Compatibility is really a secondary issue. Most of us only have one kind of computer anyway. Even if a ported program did run, it wouldn't follow any Macintosh standards which means they would have to be modified, and toolbox calls added to make them "Mac-like". Why bother? It would be much better to design the program from the ground up for the Mac in the first place, in which case, you wouldn't care that your code was compatible with XYZ's computer.
The use of the Macintosh standard interface is an attribute that is a must for any language. Show me a program that supports the Standard User Interface and I'll show you one that is easy to learn to use. It's the Macintosh way! UNFORTUNATELY, there are some programmers out there that don't follow it very well. We've all seen the results of this when HFS was released. Those programs that don't conform to the standard have had to be modified to work with HFS (i.e. software updates). Some of the programs still exist without modifications, indicating to me that the programmers just don't care if it follows the standard or not. Well, I care! In fact, one of my first questions that I ask before buying any new software is "Is it HFS compatible?", and "Does it follow the Mac Standard User Interface?". That's dangerous though, because some of the incompatibility is subjective. For example, MS Basic is useable with HFS, but depending on the program, you may have to have things located on the root directory. (Take heed Microsoft, MS BASIC is NOT 100% HFS compatible.) Some software packages claim to be compatible with HFS when in fact this only means that it can be made to work around HFS. As it turns out, some files (usually support files, help files or similar type files) must be on the root volume or in the same folder as the application. I'm not so sure if this can really be called HFS compatibility or not.
HFS compatibility should mean a program can find it's own working files no matter where the user chooses to put them! We have already published an HFS Lost File Finder DA. A similar tree search subroutine can be added to any application to search the directories for it's working files. Developers simply have been too lazy to implement this properly. At the very least, a simple standard file dialog box can be called up to ask the user where he put the needed intermediate file. Recently some programs have been taking this approach (Spellswell for its dictionary file) and we think this is much better than artificially confining the needed file to a certain folder or disk.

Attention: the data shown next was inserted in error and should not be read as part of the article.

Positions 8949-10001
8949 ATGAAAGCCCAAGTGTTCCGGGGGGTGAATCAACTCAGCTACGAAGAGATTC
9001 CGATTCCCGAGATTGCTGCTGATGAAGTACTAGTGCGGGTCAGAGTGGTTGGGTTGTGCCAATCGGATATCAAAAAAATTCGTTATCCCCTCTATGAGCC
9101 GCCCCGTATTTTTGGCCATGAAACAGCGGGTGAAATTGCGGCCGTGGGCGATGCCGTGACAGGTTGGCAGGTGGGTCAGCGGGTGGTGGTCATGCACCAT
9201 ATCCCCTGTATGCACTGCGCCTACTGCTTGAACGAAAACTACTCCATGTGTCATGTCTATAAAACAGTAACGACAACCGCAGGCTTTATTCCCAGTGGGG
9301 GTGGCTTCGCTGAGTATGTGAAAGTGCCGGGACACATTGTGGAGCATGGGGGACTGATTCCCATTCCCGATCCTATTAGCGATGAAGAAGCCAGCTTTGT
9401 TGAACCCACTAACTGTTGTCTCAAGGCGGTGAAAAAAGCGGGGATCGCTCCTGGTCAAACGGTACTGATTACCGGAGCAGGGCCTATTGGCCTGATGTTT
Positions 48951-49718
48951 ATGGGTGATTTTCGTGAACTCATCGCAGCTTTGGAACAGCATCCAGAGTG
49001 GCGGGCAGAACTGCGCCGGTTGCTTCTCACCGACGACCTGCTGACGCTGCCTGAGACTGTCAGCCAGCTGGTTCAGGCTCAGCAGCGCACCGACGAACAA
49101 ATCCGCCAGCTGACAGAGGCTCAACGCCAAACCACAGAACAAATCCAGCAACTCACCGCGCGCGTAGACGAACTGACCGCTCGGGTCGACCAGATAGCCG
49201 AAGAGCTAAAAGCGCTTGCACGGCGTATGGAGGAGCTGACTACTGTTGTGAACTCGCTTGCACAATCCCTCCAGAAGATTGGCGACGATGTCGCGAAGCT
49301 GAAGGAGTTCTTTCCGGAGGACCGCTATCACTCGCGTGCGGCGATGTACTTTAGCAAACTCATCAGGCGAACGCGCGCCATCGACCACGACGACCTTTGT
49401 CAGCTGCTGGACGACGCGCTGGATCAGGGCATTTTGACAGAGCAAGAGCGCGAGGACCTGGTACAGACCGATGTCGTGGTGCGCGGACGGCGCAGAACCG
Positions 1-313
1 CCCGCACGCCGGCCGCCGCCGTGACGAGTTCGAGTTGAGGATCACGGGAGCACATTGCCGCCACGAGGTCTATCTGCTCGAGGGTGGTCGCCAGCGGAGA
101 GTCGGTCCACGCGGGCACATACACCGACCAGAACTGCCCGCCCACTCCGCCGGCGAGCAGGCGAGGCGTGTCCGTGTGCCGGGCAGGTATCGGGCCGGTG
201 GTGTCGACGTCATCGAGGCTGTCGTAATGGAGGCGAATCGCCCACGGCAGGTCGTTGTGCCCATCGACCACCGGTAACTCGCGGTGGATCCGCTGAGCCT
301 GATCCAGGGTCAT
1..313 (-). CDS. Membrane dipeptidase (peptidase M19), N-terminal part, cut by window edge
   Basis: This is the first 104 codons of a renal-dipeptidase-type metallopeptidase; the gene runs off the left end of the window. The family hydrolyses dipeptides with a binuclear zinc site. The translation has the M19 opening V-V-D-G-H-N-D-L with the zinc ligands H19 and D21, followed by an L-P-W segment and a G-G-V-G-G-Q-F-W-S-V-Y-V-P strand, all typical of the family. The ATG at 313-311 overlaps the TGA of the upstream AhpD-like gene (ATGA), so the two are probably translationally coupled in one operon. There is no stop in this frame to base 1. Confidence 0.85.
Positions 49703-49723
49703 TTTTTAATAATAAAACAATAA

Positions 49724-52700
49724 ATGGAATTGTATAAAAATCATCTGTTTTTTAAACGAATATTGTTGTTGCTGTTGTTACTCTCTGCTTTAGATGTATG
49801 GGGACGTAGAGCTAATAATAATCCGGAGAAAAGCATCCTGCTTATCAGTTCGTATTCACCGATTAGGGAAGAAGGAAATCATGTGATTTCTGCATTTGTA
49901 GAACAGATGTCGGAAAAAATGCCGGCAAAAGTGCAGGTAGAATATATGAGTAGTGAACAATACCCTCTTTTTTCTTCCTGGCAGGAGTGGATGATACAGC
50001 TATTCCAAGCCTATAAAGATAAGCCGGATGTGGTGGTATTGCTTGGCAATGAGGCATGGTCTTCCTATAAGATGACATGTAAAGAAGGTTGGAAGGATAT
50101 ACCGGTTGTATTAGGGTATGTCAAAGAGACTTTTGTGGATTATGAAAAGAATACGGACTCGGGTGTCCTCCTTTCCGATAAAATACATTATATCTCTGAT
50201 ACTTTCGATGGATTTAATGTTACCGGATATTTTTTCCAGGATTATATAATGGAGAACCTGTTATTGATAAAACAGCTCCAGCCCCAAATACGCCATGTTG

All the versions of BASIC claim to work with HFS. PCMacBASIC needs certain .REL files (included in a runtime folder) to be on the same disk as the object being compiled, and in the same folder as the user's compiled object file, which is not what you would expect. A dialog box is presented which allows the user to select through the standard file dialog, where his source, resource, listing and object files are located. This works nicely, but having to place the system's ".REL" files in the folder with the user's object file is unwieldy. The reason it was done this way was to get around HFS incompatibilities with the MDS and McAssembly assemblers and linkers. The McAssembly assembler and linker are built into PCMacBASIC, which assembles and links the Basic source into a stand alone application. So HFS problems strike home in round about ways. This Basic also provides HFS commands for your programs so they can create and access folders correctly. None of the other Basics yet consider the HFS compatibility requirements of the user's programs.
The Basics that require the use of the MDS editor already have some problems because the MDS editor itself is not yet HFS compatible. There are other commercial editors available which will work just fine, such as QUED. These HFS incompatibilities are not fatal to the use of the products involved. We can suffer with it till updates are provided. Z Basic has some problems with HFS in the command mode which Zedcor tells me they are working on fixing for the next release. Otherwise, during program execution there doesn't seem to be a problem. We have already reported on how MS Basic must be in the same folder as it's library files and source program.